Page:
Archive for July, 2008

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There Will Be Blood … and Boogers

July 20, 2008

I woke up with a nosebleed a few days ago. Nothing horrible, just a “oh, that’s gross and kind of sucky” nosebleed which stopped very quickly. I didn’t think much of it as it takes something really showy now to get my attention and consult a nurse. Limbs spontaneously bursting into flames? Yeah, I might give the doc a call. Nosebleed? Not so much. Then they started happening every morning. I would start my day making coffee with Kleenex stuffed up my nose and carry on as normal, but this was starting to bug me. So I call the nurse. As I figured, it’s normal.

 

Apparently, nosebleeds are common with the drug Avastin and are not a big deal so long as they stop quickly and they’re not big gushers. So she says, “as long as you don’t fill a whole washcloth with blood, it’s nothing to be concerned about.” Christ on a cracker! If I fill a whole washcloth with blood I’m thinkin’ I’m headed to the ER pronto! Which was in fact her advice in that situation. A pal on one of my chat boards helpfully suggested that should I encounter a real river of red, its best to pack your schnoz with gauze and keep a cold pack on your face. This is the most likely procedure you will get in the ER anyway. Good tip and one I’m glad I can share as this was the overarching purpose for my blog. Helpful tidbits that make living with cancer just a bit less crappy.

 

The other suggestion I got was to look in to sleeping with a humidifier in my bedroom. I am in a dry, air conditioned condo most of the day, so it’s totally possible that my morning geysers are not cancer-related at all. Ok. Somehow I find that humiliating. That I might have my onc nurses all concerned and all I’m really dealing with is an arid apartment. I feel like a moron. A moron with giant red boogers. Seriously, it’s like a gory moonscape in there. Every time I blow my nose, I’m slightly horrified by the results. Is it just me who gets these weird and embarrassing side effects? Someone with some sexual disfunction, please comment and make me feel better.

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Butthole Surfers

July 18, 2008

 

Just when I think cancer can’t get any more awkward to discuss, I get a champion case of hemorrhoids. I’m not talking a little burning or itching type discomfort. Oh, no. I’m talking screaming blinding pain during bowel movements and feeling like my butthole is en fuego for hours at a time. You want to stop any conversation dead in its tracks, bring up hemorrhoids. Guaranteed to make you a social pariah. Consequently, I don’t share this part of my side effect woes with any of my pals. However, I promised a down and dirty helpful discussion blog, no matter how icky the subject – so, let’s chat about my ass.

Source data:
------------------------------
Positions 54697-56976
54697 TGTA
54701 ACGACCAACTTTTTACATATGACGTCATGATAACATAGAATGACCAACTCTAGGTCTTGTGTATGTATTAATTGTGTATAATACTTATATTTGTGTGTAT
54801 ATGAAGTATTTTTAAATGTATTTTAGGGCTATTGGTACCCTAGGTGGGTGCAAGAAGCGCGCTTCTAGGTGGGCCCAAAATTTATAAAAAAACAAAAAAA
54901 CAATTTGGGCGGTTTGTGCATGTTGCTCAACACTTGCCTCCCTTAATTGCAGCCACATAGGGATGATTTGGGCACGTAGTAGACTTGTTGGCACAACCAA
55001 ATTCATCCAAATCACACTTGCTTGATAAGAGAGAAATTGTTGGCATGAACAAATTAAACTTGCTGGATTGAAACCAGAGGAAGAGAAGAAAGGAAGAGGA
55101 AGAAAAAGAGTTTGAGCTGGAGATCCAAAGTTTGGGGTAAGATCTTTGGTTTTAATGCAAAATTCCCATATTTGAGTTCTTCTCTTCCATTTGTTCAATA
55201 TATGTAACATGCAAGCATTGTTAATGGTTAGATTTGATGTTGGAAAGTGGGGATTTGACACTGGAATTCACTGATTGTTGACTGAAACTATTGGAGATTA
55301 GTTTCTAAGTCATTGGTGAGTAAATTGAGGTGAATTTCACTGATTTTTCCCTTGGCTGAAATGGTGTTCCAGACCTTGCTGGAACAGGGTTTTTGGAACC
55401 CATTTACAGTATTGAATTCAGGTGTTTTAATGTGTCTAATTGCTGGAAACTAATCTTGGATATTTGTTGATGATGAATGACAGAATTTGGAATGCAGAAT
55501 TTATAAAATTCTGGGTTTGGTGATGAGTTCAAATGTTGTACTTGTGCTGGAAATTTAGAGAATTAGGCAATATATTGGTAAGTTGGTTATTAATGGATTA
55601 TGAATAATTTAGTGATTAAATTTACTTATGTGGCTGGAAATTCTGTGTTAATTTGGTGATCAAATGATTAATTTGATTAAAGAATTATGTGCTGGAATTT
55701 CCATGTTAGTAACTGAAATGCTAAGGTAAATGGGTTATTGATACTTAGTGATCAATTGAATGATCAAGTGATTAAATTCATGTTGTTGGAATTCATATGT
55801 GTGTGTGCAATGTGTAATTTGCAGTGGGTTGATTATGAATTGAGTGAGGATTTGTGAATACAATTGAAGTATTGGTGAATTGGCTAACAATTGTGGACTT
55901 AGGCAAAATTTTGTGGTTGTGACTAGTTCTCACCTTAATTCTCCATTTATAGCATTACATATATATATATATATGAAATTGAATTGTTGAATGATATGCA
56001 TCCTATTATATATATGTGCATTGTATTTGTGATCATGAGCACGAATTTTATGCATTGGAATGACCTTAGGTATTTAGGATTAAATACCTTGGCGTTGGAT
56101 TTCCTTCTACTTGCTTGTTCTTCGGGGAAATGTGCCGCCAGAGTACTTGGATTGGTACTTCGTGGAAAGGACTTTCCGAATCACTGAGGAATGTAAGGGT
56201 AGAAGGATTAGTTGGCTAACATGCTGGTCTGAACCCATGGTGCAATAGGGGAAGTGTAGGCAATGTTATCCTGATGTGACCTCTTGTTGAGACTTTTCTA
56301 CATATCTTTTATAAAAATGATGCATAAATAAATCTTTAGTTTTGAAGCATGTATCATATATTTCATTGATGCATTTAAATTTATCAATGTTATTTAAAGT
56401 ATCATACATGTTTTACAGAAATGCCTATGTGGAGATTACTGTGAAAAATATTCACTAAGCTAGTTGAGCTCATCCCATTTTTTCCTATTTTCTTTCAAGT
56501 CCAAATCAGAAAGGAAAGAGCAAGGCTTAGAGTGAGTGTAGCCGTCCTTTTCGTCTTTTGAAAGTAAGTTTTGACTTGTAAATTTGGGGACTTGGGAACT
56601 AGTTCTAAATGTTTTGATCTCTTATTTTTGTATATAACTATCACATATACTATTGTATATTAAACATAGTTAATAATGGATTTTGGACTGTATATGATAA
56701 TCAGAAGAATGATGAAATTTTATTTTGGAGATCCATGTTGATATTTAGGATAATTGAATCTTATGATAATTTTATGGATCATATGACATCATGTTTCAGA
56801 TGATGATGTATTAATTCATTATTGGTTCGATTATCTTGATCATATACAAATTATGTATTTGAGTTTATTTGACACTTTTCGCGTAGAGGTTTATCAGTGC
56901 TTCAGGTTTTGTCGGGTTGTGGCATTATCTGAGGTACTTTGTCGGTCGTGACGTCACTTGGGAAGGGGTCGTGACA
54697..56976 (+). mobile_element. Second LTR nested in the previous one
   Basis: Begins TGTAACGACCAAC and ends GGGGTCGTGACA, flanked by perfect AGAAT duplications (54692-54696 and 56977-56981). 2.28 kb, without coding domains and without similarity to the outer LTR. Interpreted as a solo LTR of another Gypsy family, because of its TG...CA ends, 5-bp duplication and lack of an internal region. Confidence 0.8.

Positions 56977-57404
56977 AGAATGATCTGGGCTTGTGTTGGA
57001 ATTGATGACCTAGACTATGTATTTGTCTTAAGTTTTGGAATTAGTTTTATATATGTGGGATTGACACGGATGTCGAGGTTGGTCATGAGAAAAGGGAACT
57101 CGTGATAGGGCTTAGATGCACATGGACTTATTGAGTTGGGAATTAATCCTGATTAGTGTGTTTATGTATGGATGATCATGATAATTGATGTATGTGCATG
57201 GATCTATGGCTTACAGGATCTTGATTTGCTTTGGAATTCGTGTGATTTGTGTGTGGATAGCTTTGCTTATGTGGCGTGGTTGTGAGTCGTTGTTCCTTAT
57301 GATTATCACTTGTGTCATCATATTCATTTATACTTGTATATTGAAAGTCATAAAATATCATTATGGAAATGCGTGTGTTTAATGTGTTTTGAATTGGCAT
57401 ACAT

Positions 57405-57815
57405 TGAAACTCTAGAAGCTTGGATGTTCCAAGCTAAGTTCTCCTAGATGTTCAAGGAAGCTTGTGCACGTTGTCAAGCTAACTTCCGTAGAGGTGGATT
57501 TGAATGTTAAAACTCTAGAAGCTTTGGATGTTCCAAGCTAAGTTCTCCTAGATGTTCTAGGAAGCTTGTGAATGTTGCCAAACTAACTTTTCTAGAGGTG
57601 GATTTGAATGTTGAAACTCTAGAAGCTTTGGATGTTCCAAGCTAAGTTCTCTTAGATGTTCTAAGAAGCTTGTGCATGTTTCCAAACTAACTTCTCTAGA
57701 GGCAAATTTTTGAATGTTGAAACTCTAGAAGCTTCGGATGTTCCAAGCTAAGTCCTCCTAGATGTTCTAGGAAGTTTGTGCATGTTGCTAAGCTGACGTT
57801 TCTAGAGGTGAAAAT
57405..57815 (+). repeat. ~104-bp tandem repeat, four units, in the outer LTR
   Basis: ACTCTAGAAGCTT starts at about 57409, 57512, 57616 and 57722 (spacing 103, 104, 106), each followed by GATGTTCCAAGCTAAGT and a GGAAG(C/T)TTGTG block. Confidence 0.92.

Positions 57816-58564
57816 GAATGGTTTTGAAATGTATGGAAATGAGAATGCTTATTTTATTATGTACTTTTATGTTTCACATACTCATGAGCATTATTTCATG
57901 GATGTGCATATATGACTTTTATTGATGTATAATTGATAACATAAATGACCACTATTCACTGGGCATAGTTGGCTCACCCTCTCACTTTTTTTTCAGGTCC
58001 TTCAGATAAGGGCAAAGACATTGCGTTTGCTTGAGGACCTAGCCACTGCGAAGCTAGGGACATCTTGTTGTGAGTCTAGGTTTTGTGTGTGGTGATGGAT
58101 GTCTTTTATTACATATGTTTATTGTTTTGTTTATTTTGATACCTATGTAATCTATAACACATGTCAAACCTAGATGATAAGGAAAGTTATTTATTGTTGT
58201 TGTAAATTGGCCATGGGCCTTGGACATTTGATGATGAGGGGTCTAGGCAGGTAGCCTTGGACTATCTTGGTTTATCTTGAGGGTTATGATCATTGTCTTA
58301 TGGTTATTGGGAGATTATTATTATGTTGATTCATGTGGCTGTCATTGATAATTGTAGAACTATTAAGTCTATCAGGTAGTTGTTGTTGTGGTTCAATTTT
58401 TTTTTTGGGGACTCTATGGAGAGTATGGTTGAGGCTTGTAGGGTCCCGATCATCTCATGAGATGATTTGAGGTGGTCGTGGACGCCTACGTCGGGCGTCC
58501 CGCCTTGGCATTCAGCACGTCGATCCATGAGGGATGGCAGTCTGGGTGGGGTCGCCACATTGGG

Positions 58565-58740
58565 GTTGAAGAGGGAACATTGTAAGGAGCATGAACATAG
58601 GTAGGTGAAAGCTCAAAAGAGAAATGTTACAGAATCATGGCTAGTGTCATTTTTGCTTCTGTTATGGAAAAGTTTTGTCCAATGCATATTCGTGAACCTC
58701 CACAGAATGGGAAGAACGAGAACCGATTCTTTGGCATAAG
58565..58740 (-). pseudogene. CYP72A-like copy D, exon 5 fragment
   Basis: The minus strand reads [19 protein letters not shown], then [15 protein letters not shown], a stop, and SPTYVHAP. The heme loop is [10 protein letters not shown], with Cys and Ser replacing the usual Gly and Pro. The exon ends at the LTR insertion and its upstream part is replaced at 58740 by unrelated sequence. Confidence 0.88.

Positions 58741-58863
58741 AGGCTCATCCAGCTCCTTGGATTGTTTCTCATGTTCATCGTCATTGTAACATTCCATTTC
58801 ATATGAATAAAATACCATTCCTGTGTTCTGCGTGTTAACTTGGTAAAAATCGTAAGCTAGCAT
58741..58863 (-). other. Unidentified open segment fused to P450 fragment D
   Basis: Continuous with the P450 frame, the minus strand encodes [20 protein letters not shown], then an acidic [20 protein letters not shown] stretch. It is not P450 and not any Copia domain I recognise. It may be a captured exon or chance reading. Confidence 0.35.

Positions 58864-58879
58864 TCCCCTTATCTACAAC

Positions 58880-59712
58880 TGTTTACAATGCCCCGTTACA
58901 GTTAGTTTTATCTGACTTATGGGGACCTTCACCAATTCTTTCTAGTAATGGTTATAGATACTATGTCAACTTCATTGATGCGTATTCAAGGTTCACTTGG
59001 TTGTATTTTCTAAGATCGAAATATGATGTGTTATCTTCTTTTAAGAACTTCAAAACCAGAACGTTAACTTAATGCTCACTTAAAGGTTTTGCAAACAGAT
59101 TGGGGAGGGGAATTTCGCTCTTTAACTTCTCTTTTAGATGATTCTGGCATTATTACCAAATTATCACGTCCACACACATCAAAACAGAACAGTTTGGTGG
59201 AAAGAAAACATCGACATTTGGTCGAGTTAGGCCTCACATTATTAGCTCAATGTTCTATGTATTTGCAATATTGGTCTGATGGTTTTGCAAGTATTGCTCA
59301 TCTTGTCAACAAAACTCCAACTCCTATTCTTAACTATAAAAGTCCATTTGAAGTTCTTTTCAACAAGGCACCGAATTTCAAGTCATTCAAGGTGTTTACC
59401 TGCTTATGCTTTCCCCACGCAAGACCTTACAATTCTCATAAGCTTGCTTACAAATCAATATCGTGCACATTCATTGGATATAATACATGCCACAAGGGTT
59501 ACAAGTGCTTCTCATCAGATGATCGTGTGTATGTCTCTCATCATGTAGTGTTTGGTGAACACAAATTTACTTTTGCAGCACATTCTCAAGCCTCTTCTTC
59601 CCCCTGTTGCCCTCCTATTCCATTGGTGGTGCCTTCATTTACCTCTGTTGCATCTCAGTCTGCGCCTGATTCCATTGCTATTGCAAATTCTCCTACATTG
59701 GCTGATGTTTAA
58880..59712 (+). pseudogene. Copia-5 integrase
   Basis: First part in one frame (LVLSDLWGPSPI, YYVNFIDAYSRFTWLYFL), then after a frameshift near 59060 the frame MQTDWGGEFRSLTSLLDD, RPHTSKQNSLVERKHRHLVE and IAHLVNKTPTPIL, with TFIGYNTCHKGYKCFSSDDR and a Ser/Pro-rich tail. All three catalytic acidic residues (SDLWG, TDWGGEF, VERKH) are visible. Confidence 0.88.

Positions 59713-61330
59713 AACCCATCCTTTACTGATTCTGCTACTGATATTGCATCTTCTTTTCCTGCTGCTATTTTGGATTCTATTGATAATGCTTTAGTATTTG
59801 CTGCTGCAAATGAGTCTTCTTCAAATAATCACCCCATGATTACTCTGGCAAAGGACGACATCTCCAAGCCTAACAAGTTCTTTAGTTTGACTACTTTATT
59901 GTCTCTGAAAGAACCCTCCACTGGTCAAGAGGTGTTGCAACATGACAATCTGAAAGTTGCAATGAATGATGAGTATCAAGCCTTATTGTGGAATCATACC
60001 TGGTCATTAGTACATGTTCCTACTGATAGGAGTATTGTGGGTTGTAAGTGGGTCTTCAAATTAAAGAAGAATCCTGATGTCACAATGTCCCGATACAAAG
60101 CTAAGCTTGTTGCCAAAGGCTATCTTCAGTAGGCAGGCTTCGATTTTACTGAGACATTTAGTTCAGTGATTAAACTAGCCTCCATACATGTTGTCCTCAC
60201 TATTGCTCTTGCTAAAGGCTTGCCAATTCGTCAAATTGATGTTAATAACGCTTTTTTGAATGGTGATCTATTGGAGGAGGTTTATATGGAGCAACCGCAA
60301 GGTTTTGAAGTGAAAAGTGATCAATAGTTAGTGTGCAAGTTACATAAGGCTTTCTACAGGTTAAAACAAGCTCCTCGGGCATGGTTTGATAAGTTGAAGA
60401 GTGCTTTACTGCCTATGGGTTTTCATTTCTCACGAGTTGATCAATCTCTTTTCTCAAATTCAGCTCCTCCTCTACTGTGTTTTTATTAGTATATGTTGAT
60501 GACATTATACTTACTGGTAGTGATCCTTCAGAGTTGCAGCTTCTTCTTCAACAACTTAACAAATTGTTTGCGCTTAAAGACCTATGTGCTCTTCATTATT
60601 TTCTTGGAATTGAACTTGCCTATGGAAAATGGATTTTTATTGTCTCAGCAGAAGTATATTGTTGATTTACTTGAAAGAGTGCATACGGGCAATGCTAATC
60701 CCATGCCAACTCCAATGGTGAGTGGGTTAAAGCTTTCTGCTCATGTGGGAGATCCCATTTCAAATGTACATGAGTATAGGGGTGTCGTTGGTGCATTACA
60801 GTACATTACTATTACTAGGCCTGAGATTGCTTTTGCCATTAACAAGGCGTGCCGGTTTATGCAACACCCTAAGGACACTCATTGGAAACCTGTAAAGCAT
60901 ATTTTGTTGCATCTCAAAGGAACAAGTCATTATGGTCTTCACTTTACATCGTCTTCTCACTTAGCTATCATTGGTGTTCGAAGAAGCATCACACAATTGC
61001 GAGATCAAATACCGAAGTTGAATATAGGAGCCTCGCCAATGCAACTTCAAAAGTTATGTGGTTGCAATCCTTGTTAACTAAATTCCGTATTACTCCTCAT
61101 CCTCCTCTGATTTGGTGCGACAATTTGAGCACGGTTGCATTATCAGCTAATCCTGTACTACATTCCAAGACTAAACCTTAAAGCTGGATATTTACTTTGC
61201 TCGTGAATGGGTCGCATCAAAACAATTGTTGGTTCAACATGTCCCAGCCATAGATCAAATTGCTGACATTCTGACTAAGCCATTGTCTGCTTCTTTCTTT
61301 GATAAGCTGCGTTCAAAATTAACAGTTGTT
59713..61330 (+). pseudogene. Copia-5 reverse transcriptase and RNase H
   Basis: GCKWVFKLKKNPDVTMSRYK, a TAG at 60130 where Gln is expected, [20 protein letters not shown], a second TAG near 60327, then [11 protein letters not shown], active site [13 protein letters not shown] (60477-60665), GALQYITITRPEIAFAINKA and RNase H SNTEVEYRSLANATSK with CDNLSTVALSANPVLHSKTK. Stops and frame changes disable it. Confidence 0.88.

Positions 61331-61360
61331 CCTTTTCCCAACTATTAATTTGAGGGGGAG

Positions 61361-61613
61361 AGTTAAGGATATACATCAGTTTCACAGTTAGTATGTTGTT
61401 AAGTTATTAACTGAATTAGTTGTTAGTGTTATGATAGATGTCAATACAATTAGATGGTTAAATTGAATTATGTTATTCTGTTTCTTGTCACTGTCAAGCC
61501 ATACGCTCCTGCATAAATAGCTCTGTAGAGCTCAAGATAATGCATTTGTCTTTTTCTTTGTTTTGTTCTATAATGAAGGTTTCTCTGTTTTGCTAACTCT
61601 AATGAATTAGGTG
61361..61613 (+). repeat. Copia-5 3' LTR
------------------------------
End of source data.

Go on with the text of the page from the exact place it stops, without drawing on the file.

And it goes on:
Hemorrhoids are painful and oddly hard to spell. They are basically a blister on the inside or outside of your butthole. Lots and lots of cancer patients get them from basic inactivity and/or GI problems related to their treatment. Having colon cancer, or cancer of the upper butt, I’ve got all kinds of issues in this department. Most of the time, they go away in a few days and the infamous Preparation H will alleviate most of the pain and burning. However, since I do nothing in a half-assed fashion, I have whopper hemorrhoids inside and out that bleed and can possibly get (gulp) infected. Should you find yourself in this situation, you may also experience the joys of anal fissures. Oh yes, internal and external cuts in your anal area. Seriously gross and painful.

 

 In this case, my doc handed me a prescription and a box of latex gloves. The script was for a special blend of Vaseline and …I’m not kidding here…nitroglycerine. Nitro.  I now have concerns that if I sit down with any force, my ass will literally explode. Is my butt a biohazard, or perhaps in need of protection from an aging American Gladiator? You can imagine the questions. Essentially, you have to put on the dreaded glove and apply a numbing cream to the area. Even the numbing cream freakin burns to a degree, so this is not something you want to attempt as you’re just about to run out the door. (Frankly, you won’t be running anywhere any time soon.) Then you have to stick your gloved finger in the possibly combustible jar of goo and eventually, you guessed it, up your ass. My doc actually uttered the words, “make sure you go up to at least the first knuckle.” OMG! Did I not mention that my butthole REALLY REALLY REALLY HURTS?!!? Are you freakin kidding me? First knuckle? At least I got some free gloves out of him.

 

My heart goes out to any and all of you with large hands. I have become particularly dexterous with my pinky. I am also thinking of starting a scholarship fund for petite female med students to specialize in lower GI. Every time I have an appointment to see a new doctor I seriously wish and hope for a 5 ft gal that weighs about 105 pounds. Someone like Sarah Jessica Parker, but less kooky. Next time you shake hands with your doctor, take a good look. If they played college basketball, you’re screwed.